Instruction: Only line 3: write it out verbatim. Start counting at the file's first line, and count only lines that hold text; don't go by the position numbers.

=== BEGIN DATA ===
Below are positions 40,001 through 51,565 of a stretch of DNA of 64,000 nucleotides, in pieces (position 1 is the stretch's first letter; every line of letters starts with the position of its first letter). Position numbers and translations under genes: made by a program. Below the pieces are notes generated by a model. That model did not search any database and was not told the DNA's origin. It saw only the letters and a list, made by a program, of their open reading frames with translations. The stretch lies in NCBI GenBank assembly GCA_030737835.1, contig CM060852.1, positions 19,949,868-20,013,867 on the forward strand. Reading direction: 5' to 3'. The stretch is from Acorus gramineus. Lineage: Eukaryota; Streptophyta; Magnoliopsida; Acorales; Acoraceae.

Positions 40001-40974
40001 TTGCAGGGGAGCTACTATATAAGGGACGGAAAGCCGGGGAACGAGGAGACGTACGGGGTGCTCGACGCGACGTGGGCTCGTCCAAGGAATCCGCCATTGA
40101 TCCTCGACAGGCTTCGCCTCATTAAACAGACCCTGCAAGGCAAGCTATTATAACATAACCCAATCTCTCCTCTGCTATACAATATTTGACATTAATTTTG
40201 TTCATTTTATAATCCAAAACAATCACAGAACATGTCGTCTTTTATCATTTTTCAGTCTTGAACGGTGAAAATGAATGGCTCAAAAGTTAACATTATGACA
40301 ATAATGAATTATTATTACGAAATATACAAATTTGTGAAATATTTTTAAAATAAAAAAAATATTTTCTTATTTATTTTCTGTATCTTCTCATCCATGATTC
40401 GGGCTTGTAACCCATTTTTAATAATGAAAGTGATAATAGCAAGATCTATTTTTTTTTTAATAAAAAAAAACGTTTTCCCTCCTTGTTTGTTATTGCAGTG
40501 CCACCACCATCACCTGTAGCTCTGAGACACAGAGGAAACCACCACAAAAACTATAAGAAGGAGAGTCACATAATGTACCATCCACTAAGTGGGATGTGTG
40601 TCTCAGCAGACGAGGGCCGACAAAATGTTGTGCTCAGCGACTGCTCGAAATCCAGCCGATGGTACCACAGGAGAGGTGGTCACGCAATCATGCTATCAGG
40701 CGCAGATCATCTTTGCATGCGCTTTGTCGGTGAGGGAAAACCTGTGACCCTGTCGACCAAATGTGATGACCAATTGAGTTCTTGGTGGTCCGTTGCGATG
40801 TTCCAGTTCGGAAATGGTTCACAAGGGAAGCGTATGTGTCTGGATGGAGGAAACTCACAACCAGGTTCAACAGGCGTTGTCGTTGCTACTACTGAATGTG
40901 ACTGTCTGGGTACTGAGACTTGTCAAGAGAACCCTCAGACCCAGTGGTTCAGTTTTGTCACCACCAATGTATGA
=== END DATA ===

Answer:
40001 TTGCAGGGGAGCTACTATATAAGGGACGGAAAGCCGGGGAACGAGGAGACGTACGGGGTGCTCGACGCGACGTGGGCTCGTCCAAGGAATCCGCCATTGA